|Grant Number:||5R03CA111640-02 Interpret this number|
|Primary Investigator:||Marcy, Theodore|
|Organization:||University Of Vermont & St Agric College|
|Project Title:||Usability Testing of a Cdss for Tobacco Use Treatment|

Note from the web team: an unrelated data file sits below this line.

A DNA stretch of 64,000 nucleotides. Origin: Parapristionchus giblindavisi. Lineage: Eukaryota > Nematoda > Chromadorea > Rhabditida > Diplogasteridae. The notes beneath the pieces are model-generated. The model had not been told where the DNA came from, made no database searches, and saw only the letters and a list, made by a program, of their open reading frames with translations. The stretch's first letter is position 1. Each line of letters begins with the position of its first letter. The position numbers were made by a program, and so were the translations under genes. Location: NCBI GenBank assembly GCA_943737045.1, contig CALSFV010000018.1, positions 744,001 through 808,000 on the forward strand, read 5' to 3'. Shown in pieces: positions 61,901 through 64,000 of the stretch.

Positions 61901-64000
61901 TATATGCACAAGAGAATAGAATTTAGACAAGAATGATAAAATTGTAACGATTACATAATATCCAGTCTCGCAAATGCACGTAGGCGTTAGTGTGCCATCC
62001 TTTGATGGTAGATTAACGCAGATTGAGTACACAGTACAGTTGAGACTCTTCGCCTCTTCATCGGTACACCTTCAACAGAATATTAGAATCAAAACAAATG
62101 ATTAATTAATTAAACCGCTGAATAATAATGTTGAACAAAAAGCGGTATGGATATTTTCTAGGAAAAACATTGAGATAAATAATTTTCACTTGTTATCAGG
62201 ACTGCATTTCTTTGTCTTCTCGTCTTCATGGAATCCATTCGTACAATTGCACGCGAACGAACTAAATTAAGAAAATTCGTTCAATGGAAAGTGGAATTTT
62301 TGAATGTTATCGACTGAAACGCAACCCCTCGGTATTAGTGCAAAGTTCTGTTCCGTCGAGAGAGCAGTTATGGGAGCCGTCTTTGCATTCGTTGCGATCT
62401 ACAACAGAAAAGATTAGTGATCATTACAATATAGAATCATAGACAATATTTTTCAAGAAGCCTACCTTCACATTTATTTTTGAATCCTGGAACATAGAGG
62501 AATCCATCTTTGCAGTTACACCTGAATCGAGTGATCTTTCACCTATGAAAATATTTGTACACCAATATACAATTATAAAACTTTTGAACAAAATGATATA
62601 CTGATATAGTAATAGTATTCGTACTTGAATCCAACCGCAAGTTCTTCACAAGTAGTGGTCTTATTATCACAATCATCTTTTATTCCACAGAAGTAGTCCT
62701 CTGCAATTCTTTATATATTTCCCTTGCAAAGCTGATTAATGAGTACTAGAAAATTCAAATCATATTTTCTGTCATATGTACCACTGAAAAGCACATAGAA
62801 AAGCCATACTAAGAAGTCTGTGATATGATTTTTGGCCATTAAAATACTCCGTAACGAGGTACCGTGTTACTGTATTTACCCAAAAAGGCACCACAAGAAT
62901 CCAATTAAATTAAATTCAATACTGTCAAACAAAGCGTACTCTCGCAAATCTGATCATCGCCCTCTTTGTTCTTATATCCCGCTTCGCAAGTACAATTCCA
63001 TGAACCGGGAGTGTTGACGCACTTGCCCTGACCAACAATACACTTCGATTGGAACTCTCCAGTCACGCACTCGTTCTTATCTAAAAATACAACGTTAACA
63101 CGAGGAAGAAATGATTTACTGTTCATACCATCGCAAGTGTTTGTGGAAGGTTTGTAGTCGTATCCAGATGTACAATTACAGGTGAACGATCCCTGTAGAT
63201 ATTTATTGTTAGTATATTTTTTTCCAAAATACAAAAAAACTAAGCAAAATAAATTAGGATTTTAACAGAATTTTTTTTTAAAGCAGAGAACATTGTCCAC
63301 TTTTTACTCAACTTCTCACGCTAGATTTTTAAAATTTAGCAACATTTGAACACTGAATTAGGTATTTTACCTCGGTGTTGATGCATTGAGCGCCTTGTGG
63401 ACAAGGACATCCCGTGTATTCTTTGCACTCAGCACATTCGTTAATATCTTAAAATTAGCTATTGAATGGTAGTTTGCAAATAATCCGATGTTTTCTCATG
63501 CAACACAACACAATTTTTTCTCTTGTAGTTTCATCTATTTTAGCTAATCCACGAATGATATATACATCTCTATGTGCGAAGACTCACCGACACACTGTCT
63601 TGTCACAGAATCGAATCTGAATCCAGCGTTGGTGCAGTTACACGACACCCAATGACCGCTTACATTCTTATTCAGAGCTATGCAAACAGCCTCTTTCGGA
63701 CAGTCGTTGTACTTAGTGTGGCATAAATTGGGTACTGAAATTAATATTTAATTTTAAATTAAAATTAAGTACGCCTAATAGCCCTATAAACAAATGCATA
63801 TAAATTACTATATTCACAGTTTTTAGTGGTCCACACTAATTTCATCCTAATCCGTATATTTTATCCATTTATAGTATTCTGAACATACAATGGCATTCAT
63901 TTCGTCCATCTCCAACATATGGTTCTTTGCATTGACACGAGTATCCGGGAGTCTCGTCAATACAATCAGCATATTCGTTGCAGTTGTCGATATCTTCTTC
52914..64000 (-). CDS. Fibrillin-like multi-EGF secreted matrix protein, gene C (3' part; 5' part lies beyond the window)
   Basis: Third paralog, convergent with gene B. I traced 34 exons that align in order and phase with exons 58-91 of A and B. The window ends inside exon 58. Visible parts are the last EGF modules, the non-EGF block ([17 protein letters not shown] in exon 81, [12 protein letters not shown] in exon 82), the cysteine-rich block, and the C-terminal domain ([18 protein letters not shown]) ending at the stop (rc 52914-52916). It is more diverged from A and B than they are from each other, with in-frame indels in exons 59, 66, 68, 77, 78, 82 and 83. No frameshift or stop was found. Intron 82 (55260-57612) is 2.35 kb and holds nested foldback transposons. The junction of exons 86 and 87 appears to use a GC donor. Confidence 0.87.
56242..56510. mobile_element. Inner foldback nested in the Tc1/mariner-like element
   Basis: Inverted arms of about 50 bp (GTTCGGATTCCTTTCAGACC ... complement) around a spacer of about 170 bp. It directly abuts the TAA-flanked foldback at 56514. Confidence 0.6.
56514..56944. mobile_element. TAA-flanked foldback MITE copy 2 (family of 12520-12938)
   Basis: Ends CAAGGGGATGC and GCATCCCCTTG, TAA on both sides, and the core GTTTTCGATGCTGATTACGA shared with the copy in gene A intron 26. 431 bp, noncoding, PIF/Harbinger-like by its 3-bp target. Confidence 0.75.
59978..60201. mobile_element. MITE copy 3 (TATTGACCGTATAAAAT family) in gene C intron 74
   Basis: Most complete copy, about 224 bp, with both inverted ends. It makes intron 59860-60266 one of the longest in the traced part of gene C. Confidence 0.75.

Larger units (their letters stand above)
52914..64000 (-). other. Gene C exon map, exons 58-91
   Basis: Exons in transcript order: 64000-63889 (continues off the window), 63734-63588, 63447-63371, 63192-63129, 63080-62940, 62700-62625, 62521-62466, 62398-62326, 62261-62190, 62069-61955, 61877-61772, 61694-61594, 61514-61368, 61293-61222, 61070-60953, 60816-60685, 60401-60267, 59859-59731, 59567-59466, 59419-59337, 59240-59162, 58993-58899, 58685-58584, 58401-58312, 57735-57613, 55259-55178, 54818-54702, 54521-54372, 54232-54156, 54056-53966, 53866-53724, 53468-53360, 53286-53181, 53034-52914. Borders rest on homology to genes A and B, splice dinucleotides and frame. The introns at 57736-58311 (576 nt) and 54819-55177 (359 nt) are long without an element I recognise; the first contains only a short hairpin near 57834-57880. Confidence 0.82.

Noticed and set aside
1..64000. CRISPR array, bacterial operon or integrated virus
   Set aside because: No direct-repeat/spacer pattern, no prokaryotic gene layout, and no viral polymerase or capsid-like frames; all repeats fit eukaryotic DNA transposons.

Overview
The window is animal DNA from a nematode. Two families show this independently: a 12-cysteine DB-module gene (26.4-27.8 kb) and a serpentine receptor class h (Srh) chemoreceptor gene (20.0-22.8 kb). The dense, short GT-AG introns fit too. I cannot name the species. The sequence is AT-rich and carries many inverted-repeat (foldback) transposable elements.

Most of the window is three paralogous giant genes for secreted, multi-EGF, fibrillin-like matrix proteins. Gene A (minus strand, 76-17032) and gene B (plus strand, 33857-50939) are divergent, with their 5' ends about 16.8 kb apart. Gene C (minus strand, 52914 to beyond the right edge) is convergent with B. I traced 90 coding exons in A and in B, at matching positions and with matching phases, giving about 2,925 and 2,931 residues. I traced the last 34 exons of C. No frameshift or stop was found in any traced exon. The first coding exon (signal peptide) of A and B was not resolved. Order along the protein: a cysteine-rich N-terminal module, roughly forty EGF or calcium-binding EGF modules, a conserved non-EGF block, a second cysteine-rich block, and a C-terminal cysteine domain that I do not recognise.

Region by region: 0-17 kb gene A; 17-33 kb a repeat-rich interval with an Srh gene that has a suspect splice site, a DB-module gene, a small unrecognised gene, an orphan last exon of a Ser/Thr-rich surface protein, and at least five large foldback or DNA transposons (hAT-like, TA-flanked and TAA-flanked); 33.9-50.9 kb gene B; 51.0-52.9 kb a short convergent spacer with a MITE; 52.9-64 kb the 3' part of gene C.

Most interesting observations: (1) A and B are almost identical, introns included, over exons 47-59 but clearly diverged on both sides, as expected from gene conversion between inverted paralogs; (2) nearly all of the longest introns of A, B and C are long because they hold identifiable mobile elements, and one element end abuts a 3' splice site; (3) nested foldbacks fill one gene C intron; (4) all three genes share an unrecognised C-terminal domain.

DESCRIPTION (provided by applicant): The evidence-based United States Public Health Service Guideline on the treatment of tobacco use and dependence (USPHS Guideline) recommends that physicians identify their patients' smoking status, advise those that smoke to quit, assist them in their quit attempts, and follow up on these attempts. Unfortunately, physicians identify only about half of current smokers, advise less than half, and assist and arrange follow-up with a small minority. One approach to this problem is to implement a system that reminds the physician to perform the guideline, and that provides the physician details of the guideline elements and local resources during the patient encounter. A computer mediated clinical decision support system ( ) can actively remind the physician to perform a service for a patient, match characteristics of that patient with a knowledge base containing patient-specific recommendations, provide documentation of this service, and a printed personalized instruction sheet for the patient. However, if a is going to be used by the physician and incorporated into the clinical workflow, the computer hardware and software must be easy to learn and to use, and must be reliable and relevant to the physicians' clinical work. Based on recently completed surveys of physicians and clinic managers, the investigators are developing a prototype for the USPHS Guideline in collaboration with Dr. Richard Shiffman of the Yale Center for Medical Informatics. The development of the is supported by an NIH career development award (NCI 1 K07 CA102585-01) to Dr. Marcy. This proposal is for support of a series of laboratory usability tests, a test of the 's validity using an expert panel, and an initial pilot test in three primary care clinics to permit iterative design-test-redesign cycles that will improve the so that it is more likely to be used by physicians. The effectiveness of the developed through this process would be assessed in a subsequent research proposal using a randomized controlled trial design.